7 Questions With Tim Roth
by Cheri Barner
When you are press, a round table interview is the
closest you can come to Dante's purgatory. There is a
tempting view of heaven, but it is just out of reach.
Even actors who are naturally intelligent and witty
falter when faced with a firing squad of journalists,
and turn into poster children for dumb and dumber. Tim
Roth doesn't falter, and he certainly isn't dumb. The
Oscar nominated actor who has made his name playing
psychos is still high from the birth of his son, his
third child, earlier this week and speaks more like a
suburban doting father. It is a testament to his
acting ability that I am suprised by his quiet manner
and his easy charm.
indieWIRE: You seem to be drawn to indies, is that a conscious decision?
Tim Roth: Let's just say that the stories are better.
If one of those comes along and a studio film comes
along at the same time generally, I'm gonna pick the
independant because the story is better.
iW: But you'll be paid less.
Roth: ...but in a sense that doesn't matter, I mean I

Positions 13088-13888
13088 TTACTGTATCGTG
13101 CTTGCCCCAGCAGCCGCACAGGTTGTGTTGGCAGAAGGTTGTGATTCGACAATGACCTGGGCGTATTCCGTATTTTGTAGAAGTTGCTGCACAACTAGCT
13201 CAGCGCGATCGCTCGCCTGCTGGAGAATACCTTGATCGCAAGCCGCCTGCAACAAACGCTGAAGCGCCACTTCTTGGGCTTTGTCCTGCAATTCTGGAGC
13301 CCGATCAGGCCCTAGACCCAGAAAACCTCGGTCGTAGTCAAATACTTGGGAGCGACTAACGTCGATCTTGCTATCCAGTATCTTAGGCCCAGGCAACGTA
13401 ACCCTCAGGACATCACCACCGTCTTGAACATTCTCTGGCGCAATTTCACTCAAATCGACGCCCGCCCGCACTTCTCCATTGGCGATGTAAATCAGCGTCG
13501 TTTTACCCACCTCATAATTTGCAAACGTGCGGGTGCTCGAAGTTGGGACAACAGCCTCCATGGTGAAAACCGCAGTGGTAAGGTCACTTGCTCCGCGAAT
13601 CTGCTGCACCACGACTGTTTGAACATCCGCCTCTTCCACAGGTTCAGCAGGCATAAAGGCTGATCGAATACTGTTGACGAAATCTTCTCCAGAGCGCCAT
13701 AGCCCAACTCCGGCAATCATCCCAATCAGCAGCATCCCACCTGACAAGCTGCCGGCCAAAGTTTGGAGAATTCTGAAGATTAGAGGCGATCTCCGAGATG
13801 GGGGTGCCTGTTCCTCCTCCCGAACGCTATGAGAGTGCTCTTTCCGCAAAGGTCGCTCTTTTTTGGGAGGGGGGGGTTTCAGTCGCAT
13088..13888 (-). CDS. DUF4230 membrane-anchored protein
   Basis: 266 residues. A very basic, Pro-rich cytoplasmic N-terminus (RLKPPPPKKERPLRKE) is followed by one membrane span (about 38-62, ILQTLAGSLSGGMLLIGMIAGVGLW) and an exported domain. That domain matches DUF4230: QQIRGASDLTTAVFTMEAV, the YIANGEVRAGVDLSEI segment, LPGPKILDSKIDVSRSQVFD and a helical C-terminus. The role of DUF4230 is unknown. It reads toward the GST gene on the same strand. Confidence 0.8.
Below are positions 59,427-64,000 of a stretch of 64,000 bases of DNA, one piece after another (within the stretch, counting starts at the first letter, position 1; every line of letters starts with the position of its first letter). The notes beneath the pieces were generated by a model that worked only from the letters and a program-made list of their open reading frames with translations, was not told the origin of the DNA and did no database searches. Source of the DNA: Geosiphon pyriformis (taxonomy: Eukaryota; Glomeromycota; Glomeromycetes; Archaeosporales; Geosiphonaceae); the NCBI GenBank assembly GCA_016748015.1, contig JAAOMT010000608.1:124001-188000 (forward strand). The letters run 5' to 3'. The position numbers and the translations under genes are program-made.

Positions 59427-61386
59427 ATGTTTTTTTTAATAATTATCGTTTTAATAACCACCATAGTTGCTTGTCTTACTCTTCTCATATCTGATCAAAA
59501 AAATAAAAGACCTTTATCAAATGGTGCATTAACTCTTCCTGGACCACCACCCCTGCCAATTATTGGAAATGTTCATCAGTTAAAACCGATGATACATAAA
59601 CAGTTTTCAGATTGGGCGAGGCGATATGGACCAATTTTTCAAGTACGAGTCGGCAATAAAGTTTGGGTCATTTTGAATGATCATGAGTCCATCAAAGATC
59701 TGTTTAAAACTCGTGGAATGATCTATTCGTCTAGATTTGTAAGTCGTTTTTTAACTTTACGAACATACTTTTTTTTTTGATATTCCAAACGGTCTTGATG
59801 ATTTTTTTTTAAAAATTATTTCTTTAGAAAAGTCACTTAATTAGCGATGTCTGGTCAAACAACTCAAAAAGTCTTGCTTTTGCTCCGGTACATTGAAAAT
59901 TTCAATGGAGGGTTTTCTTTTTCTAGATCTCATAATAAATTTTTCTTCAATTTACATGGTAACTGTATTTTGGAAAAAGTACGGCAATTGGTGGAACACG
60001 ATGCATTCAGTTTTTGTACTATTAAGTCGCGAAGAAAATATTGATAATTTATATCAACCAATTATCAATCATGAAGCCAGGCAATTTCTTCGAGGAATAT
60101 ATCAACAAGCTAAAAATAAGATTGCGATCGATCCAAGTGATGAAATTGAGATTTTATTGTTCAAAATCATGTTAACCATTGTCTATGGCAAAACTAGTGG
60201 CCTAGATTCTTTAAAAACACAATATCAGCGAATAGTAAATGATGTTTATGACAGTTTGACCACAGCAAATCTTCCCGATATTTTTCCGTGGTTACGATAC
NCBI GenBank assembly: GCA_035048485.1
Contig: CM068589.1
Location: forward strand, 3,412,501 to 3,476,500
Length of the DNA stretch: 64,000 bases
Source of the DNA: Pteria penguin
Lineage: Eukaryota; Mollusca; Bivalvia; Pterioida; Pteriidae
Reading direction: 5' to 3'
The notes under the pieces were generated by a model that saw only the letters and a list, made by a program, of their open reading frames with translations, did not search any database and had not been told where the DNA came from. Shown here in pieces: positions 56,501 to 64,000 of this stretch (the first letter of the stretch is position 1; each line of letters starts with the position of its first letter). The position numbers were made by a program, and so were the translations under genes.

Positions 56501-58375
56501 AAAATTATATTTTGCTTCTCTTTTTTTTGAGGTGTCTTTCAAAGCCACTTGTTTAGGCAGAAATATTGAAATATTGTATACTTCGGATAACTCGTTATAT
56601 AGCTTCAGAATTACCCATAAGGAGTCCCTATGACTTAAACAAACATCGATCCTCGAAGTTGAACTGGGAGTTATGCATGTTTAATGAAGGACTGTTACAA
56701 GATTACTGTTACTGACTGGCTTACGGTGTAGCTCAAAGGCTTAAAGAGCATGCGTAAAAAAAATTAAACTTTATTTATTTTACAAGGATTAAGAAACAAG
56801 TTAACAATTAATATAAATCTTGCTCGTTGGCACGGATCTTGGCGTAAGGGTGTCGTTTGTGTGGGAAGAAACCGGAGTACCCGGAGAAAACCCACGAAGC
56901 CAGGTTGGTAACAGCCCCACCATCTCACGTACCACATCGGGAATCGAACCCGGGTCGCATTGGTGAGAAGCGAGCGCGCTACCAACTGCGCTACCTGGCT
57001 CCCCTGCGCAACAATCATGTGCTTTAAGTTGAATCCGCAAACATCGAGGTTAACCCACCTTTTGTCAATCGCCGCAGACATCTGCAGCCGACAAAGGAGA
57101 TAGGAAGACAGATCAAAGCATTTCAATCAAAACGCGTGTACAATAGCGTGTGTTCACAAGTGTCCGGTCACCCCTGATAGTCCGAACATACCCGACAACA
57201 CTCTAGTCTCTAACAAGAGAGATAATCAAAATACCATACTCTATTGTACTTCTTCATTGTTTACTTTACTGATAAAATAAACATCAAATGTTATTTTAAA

do get paid well and I don't need twenty million
dollars. What do I need twenty million dollars for?
iW: Are you happy with how "Gridlock'd" turned out?
Roth: I love it. It was one of the happiest
experiences I've had, which my wife was very pleased
about - I wasn't coming home and breaking up the
furniture. It was a really wonderful time, but that
was from the script up, and I got the script a long
time before we got to shoot it.
iW: Was Tupac the first actor brought in?
Roth: No, it (the script) went to a lot of actors, and
they passed on it, or the financeers at the time
wouldn't give it a green light with that actor.
iW: What was your reaction to the casting of Tupac?
Roth: They said "listen there is this guy, Tupac
Shakur, and I didn't know who he was being an English
cat. My son knew who he was, my twelve year old. He's
like, "Dad, your gonna be cool! Do it! You've gotta
work with him!"
iW: How did you prepare your accent for the piece?
Roth: I have a dialect coach, Suzanne Celeste, I've
worked with her since Reservoir Dogs, she's
extrodinary. Generally we've got it down to... three
weeks before hand, then she's on set with me every
day. So it's a whole process.
iW: What will you be doing next?
Roth: I'll be doing a film called "Animals." It's
about a cab driver that follows an angel around.